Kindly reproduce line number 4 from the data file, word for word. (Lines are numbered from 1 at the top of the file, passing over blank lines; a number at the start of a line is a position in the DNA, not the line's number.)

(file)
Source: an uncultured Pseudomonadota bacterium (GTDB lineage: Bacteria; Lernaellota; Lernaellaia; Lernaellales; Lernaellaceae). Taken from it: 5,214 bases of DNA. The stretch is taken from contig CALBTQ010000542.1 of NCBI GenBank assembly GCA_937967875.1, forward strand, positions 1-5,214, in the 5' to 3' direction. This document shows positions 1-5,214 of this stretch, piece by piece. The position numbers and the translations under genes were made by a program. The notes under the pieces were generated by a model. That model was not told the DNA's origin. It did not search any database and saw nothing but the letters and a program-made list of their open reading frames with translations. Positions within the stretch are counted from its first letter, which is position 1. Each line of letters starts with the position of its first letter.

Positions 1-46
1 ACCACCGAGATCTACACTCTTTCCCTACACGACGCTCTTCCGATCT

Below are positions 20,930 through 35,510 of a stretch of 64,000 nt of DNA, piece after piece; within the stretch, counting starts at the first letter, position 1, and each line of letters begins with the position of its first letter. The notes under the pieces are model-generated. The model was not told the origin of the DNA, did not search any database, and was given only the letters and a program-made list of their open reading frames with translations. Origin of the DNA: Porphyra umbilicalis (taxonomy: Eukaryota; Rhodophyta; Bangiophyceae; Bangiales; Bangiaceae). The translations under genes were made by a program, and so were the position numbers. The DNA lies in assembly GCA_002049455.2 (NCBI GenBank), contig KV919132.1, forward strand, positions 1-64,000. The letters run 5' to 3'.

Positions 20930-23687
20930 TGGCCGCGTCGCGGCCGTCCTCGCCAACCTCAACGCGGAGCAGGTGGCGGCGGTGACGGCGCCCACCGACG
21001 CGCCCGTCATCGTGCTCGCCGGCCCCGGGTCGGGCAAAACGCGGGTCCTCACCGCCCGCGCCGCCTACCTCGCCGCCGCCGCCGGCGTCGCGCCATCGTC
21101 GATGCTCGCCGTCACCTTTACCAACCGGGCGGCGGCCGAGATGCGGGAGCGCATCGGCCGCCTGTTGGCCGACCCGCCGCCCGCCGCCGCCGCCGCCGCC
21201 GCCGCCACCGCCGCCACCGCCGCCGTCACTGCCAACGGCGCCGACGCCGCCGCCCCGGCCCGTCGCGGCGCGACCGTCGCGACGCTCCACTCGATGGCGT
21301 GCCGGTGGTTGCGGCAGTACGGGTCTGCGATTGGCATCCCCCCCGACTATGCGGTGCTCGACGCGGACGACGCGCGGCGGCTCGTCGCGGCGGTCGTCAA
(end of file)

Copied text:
Below are positions 20,930 through 35,510 of a stretch of 64,000 nt of DNA, piece after piece; within the stretch, counting starts at the first letter, position 1, and each line of letters begins with the position of its first letter. The notes under the pieces are model-generated. The model was not told the origin of the DNA, did not search any database, and was given only the letters and a program-made list of their open reading frames with translations. Origin of the DNA: Porphyra umbilicalis (taxonomy: Eukaryota; Rhodophyta; Bangiophyceae; Bangiales; Bangiaceae). The translations under genes were made by a program, and so were the position numbers. The DNA lies in assembly GCA_002049455.2 (NCBI GenBank), contig KV919132.1, forward strand, positions 1-64,000. The letters run 5' to 3'.